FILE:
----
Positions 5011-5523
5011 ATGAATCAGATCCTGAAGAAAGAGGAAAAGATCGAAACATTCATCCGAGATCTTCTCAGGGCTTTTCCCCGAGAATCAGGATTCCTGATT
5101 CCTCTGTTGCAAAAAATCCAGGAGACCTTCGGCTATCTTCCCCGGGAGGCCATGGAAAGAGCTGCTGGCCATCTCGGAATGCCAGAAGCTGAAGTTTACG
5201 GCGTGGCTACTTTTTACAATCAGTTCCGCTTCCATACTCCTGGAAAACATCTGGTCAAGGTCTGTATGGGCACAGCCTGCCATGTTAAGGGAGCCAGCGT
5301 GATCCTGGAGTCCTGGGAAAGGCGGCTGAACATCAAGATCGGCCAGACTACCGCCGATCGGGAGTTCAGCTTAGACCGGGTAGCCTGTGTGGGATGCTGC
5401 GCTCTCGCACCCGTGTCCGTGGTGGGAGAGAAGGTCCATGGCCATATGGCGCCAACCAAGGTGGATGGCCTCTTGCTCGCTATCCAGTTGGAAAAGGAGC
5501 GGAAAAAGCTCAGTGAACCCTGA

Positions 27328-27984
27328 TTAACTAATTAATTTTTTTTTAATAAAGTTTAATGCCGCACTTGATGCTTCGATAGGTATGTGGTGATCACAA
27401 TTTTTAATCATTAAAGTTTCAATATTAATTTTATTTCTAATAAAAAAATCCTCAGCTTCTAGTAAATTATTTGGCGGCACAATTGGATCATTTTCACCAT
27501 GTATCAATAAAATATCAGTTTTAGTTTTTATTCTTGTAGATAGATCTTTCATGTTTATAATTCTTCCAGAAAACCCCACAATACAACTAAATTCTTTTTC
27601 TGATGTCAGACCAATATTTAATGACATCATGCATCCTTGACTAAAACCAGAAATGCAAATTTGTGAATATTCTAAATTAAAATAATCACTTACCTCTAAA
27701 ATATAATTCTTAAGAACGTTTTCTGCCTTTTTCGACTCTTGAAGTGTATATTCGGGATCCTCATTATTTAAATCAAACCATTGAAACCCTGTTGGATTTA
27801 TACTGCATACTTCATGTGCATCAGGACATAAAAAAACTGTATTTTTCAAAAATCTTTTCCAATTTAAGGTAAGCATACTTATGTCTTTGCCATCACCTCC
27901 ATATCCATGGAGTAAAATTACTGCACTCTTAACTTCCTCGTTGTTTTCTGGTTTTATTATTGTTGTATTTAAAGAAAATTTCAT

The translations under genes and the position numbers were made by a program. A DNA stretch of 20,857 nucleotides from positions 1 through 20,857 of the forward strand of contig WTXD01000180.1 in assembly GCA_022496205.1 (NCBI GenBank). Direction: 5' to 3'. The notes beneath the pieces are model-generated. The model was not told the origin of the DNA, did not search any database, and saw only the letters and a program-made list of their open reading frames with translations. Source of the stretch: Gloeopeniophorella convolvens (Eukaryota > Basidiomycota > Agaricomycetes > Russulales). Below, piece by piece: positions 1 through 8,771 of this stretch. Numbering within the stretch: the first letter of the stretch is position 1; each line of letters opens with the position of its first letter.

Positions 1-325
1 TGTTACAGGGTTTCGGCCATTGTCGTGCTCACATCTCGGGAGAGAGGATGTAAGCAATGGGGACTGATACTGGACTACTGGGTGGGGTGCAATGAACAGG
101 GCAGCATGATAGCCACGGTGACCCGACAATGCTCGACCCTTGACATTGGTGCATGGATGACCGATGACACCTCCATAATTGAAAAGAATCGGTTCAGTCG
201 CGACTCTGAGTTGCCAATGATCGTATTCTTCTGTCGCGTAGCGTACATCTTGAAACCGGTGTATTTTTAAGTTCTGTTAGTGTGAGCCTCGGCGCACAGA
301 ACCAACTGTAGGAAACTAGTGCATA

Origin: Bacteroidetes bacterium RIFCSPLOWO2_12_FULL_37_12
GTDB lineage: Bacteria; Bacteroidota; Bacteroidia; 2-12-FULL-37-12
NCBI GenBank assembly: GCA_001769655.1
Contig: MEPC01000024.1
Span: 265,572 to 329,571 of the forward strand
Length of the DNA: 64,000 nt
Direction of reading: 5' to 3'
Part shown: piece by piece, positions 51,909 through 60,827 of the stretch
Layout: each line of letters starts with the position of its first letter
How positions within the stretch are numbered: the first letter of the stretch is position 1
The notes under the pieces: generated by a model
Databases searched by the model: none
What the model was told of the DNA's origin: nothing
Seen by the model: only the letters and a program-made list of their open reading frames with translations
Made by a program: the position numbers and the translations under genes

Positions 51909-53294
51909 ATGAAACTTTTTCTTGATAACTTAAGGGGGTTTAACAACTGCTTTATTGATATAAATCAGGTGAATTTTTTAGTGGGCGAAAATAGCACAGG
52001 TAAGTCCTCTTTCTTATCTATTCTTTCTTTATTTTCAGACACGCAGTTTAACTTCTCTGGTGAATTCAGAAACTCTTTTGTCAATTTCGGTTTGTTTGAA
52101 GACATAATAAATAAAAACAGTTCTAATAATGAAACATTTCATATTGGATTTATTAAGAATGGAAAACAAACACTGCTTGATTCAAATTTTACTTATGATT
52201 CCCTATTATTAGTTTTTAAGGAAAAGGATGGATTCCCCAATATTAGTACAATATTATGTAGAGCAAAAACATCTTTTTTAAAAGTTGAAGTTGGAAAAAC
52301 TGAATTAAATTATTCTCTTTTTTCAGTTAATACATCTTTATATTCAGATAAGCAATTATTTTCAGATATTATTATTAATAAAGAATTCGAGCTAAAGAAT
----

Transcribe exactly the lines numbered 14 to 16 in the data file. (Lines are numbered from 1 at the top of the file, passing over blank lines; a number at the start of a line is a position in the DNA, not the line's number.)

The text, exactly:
27801 TACTGCATACTTCATGTGCATCAGGACATAAAAAAACTGTATTTTTCAAAAATCTTTTCCAATTTAAGGTAAGCATACTTATGTCTTTGCCATCACCTCC
27901 ATATCCATGGAGTAAAATTACTGCACTCTTAACTTCCTCGTTGTTTTCTGGTTTTATTATTGTTGTATTTAAAGAAAATTTCAT

The translations under genes and the position numbers were made by a program. A DNA stretch of 20,857 nucleotides from positions 1 through 20,857 of the forward strand of contig WTXD01000180.1 in assembly GCA_022496205.1 (NCBI GenBank). Direction: 5' to 3'. The notes beneath the pieces are model-generated. The model was not told the origin of the DNA, did not search any database, and saw only the letters and a program-made list of their open reading frames with translations. Source of the stretch: Gloeopeniophorella convolvens (Eukaryota > Basidiomycota > Agaricomycetes > Russulales). Below, piece by piece: positions 1 through 8,771 of this stretch. Numbering within the stretch: the first letter of the stretch is position 1; each line of letters opens with the position of its first letter.